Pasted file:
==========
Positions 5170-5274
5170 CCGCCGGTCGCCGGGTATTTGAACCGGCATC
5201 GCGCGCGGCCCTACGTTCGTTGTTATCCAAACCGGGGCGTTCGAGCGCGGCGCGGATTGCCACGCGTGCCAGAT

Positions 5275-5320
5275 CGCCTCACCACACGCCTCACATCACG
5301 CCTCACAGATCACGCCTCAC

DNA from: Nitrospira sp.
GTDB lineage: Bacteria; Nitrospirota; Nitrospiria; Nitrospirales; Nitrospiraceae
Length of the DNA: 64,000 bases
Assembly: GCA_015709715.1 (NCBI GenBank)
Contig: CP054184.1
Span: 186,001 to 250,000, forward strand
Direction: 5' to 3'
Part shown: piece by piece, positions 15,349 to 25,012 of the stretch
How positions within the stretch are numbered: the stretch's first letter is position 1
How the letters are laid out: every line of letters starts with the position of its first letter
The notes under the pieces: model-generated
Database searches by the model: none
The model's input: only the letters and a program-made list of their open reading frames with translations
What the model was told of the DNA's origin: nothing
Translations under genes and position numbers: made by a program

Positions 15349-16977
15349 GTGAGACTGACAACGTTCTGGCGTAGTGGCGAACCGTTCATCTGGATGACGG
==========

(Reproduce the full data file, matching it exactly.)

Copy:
Positions 5170-5274
5170 CCGCCGGTCGCCGGGTATTTGAACCGGCATC
5201 GCGCGCGGCCCTACGTTCGTTGTTATCCAAACCGGGGCGTTCGAGCGCGGCGCGGATTGCCACGCGTGCCAGAT

Positions 5275-5320
5275 CGCCTCACCACACGCCTCACATCACG
5301 CCTCACAGATCACGCCTCAC

DNA from: Nitrospira sp.
GTDB lineage: Bacteria; Nitrospirota; Nitrospiria; Nitrospirales; Nitrospiraceae
Length of the DNA: 64,000 bases
Assembly: GCA_015709715.1 (NCBI GenBank)
Contig: CP054184.1
Span: 186,001 to 250,000, forward strand
Direction: 5' to 3'
Part shown: piece by piece, positions 15,349 to 25,012 of the stretch
How positions within the stretch are numbered: the stretch's first letter is position 1
How the letters are laid out: every line of letters starts with the position of its first letter
The notes under the pieces: model-generated
Database searches by the model: none
The model's input: only the letters and a program-made list of their open reading frames with translations
What the model was told of the DNA's origin: nothing
Translations under genes and position numbers: made by a program

Positions 15349-16977
15349 GTGAGACTGACAACGTTCTGGCGTAGTGGCGAACCGTTCATCTGGATGACGG